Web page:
This youtube video partially attributes the retirement of all concorde fleets to the airfrance flight 4590 crash:

Were the factors in this accident due to the concorde's design? Specifically, the tires of the concorde?

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    $\begingroup$ Flight 4590 hit debris on the runway causing the puncture and subsequent fuel tank rupture, fire, and crash. I'm not sure how you can say that the design isn't a factor, but it wasn't retired because of that crash alone. It flew for 3 more years after the crash, Airbus was winding down maintenance and people weren't flying as much post 9/11. $\endgroup$
    – Ron Beyer
    Mar 11 '19 at 18:10

In short: No, the crash of 4590 could happen to other aircraft in the same situation: i.e. a blown out tire, a tank fire, subsequent structural issues, and at least two engines (of 4) not running properly.

The official accident report summarizes the causes pretty well (and is worth a read)

The accident was due to the following causes:

• High-speed passage of a tyre over a part lost by an aircraft that had taken off five minutes earlier and the destruction of the tyre.

• The ripping out of a large piece of tank in a complex process of transmission of the energy produced by the impact of a piece of tyre at another point on the tank, this transmission associating deformation of the tank skin and the movement of the fuel, with perhaps the contributory effect of other more minor shocks and /or a hydrodynamic pressure surge.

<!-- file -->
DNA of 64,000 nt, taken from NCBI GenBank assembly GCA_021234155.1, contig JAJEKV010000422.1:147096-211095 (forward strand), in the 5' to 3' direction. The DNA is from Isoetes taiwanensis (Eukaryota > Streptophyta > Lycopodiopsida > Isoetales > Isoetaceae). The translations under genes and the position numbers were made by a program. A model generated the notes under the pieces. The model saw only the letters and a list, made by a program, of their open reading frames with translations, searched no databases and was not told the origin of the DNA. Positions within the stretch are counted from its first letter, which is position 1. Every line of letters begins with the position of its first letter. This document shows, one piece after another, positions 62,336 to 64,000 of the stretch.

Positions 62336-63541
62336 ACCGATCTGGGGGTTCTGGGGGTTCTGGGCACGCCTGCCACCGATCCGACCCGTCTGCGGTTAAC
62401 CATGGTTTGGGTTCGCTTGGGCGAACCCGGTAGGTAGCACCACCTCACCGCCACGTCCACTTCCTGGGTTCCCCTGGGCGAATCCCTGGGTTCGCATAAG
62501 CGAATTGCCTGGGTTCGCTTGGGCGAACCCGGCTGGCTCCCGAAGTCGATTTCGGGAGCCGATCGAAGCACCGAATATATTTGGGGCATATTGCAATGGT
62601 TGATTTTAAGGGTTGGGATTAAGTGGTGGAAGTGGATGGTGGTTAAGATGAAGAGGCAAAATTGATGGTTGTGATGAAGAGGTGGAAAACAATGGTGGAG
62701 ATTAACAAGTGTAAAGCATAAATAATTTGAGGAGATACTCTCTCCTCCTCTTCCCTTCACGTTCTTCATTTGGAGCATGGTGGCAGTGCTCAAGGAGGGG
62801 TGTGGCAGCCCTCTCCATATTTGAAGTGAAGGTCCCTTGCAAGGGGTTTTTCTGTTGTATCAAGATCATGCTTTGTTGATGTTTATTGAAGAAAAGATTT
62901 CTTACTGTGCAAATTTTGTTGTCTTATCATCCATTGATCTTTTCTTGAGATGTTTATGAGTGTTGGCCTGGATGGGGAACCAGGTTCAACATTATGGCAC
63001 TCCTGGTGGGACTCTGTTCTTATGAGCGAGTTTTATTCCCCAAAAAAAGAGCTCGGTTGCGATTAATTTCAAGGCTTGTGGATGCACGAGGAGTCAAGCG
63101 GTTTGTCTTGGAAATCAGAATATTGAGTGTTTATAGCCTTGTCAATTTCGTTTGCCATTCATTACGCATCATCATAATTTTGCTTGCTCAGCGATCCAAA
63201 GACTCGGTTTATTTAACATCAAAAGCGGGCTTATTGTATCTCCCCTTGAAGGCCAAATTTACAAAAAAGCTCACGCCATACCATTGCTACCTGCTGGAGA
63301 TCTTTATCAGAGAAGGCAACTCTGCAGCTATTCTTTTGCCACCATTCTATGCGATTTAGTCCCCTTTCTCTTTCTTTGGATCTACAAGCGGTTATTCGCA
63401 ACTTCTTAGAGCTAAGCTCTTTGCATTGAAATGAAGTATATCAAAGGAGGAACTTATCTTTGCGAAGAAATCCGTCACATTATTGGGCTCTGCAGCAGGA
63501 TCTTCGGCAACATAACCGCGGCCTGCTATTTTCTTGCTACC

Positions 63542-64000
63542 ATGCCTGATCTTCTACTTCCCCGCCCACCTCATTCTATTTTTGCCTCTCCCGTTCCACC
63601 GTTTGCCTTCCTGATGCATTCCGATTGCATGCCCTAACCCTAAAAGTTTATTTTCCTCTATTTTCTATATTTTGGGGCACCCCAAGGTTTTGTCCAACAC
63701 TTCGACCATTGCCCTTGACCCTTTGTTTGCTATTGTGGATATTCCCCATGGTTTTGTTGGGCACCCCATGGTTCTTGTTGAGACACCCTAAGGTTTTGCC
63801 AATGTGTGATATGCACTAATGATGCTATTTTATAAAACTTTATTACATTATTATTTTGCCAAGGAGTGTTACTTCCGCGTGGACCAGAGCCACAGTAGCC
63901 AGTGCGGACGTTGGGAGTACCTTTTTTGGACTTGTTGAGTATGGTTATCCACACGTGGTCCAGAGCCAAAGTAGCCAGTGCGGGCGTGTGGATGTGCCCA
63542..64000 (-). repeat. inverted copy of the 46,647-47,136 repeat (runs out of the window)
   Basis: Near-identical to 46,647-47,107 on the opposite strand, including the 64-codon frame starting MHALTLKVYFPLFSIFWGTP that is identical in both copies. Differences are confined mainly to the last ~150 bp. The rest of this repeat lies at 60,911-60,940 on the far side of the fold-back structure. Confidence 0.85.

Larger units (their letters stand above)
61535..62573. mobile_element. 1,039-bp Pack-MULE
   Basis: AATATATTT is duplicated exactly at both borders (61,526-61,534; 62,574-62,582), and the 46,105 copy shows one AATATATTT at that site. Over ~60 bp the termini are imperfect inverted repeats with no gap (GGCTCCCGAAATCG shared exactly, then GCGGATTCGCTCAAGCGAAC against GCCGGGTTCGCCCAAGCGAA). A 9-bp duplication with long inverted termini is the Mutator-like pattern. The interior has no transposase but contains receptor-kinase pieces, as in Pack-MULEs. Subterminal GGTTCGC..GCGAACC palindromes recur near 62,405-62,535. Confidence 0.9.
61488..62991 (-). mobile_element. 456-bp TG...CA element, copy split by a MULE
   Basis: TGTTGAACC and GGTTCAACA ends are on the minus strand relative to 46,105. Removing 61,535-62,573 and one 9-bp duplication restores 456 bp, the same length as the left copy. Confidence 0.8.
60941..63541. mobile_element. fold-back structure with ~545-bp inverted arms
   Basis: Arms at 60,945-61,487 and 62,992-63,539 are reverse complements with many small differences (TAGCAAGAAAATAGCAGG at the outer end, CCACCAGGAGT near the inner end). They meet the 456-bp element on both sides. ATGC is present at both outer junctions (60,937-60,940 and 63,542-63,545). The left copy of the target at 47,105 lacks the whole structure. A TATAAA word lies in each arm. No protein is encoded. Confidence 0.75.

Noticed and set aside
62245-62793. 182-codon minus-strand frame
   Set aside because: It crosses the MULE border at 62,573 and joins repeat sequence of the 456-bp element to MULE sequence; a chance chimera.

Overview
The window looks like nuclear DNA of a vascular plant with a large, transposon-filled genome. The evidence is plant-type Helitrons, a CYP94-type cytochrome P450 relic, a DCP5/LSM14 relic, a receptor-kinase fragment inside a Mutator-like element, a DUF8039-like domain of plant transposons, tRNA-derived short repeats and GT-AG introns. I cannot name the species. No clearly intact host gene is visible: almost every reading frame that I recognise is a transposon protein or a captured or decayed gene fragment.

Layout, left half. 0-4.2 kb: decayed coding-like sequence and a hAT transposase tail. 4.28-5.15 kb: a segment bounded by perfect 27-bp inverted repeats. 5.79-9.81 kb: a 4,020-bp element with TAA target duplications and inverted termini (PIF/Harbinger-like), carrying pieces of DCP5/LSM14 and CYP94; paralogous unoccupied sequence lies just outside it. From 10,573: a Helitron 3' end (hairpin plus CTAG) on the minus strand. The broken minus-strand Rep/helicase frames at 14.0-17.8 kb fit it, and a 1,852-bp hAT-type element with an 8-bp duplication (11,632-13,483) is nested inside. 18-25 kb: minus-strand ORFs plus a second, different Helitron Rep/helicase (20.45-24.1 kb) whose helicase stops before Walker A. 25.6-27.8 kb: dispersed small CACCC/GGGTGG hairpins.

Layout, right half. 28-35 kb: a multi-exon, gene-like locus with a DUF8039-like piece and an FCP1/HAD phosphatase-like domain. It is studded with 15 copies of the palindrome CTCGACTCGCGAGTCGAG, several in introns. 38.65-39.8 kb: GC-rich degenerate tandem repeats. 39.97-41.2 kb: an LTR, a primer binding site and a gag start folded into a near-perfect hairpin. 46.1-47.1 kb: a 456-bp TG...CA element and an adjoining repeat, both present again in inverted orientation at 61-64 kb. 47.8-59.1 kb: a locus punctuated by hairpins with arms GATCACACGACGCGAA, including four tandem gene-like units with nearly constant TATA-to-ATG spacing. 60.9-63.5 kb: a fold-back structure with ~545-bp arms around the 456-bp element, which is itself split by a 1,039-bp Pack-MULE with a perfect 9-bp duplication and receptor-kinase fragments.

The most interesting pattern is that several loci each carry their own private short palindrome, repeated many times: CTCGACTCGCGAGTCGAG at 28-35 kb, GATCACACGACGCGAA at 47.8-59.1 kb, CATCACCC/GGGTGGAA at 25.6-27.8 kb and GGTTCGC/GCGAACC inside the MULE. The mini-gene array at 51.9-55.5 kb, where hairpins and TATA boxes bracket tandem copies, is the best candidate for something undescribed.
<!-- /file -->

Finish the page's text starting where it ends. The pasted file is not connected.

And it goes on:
• Ignition of the leaking fuel by an electric arc in the landing gear bay or through contact with the hot parts of the engine with forward propagation of the flame causing a very large fire under the aircraft’s wing and severe loss of thrust on engine 2 then engine 1.

None of these are related to the design or construction of the airframe itself. This podcast with one of the pilots also touches upon the accident and is perhaps one of the best primary sources of Concorde info.

  • $\begingroup$ The tyres were redesigned before return to service. That at least indirectly indicates that the original design, if not faulty, had at least room for improvement. Concorde also had history of pieces hitting tanks due to fragmented tyres. IMO, also the second bullet is directed to airframe design; I don’t recall similar failure mechanism ever occuring on any other airliner despite huge number of tyre failures through out the decades. Also large wing gives lots of surface for tyre fractures to hit. $\endgroup$
    – busdriver
    Mar 11 '19 at 18:48
  • $\begingroup$ @busdriver the tanks' inside skin was also redesigned. Yes an aircraft design during one period can be improve 30 years later. $\endgroup$
    – Manu H
    Dec 10 '19 at 9:13

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